What Do We Mean by Database Scalability?
What Do We Mean by Database Scalability?
This lesson in database performance defines scalability and elasticity in the context of DBs, then offers some advice for resource management.
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At a high level, both scalability and elasticity help to improve availability and performance when demand is changing, especially when changes are unpredictable. If the data is not available, applications cannot run. If applications cannot run or run slowly, the company loses business. Therefore, it is important to be able to ensure that databases are kept online and operational.
So how do scalability and elasticity help to improve availability and performance?
Scalability refers to the capability of a system to handle a growing amount of work, or its potential to perform more total work in the same elapsed time when processing power is expanded to accommodate growth. A system is said to be scalable if it can increase its workload and throughput when additional resources are added.
A related aspect of scalability is availability and the ability of the DBMS to undergo administration (e.g. schema changes) and servicing (e.g. upgrades and maintenance) without impacting applications and end user accessibility. A scalable system can be changed to adapt to changing workloads without impacting its accessibility, thereby assuring continuing availability even as modifications are made.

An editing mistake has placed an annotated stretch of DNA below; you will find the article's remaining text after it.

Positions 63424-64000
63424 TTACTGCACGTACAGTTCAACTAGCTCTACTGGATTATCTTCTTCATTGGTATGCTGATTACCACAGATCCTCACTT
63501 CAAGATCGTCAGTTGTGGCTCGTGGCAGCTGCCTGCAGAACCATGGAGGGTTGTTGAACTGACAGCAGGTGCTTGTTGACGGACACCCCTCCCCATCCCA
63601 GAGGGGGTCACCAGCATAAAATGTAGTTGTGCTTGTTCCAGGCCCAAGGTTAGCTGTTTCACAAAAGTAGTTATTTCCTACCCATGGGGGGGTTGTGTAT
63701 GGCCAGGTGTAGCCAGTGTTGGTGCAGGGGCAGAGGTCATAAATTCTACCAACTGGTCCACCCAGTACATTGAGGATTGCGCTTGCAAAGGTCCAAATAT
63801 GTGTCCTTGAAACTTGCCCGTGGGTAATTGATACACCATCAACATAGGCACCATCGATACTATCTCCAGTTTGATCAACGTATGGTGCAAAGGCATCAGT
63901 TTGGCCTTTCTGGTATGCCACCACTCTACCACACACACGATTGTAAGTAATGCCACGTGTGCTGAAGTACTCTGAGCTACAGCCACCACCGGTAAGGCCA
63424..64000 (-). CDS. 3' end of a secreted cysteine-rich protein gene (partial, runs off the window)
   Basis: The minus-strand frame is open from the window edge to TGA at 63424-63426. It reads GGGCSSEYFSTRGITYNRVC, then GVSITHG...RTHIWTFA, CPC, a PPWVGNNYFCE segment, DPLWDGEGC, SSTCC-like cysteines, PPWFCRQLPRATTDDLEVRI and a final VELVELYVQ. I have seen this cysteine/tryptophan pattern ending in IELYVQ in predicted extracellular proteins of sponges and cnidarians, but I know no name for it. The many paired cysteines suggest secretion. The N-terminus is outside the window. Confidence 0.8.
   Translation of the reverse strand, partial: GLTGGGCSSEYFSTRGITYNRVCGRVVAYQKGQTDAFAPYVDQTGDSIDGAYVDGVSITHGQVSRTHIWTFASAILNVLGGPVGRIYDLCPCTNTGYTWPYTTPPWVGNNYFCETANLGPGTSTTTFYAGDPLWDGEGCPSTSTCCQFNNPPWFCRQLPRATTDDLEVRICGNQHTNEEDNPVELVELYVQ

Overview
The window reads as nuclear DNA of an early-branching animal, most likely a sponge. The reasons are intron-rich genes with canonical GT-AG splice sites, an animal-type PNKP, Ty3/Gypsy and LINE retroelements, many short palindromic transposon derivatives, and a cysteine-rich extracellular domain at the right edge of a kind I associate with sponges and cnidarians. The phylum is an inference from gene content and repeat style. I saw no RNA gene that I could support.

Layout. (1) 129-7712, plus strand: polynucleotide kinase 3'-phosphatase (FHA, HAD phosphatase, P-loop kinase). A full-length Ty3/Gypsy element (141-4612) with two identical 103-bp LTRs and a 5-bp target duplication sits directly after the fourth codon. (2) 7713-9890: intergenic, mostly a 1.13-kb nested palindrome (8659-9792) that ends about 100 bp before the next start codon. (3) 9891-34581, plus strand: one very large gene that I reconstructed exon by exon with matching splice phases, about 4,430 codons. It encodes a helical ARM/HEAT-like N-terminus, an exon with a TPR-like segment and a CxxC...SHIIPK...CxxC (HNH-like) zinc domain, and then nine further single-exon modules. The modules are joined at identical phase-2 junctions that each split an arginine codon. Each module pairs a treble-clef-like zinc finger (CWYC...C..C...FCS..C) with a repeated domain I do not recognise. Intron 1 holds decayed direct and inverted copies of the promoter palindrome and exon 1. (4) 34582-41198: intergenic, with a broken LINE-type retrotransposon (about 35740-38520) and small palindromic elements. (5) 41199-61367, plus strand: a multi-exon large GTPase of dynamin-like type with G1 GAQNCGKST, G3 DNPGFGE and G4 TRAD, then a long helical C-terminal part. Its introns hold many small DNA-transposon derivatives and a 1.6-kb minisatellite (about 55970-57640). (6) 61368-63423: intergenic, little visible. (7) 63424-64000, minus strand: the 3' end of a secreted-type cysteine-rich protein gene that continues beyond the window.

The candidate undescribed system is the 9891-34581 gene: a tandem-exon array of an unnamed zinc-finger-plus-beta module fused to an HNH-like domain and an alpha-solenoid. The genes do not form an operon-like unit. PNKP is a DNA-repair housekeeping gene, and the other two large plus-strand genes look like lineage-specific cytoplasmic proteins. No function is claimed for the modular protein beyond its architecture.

A scalable system can react to evolving needs with adjustable resources to serve a changing workload without requiring downtime.
Elasticity is the degree to which a system can adapt to workload changes by provisioning and deprovisioning resources in an on-demand manner, such that at each point in time the available resources match the current demand as closely as possible.